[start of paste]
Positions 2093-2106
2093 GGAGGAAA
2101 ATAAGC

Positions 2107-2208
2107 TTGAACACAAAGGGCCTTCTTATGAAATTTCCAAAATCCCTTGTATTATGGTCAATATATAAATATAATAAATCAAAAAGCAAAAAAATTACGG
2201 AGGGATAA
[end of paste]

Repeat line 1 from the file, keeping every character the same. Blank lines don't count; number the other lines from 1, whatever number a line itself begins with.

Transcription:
Positions 2093-2106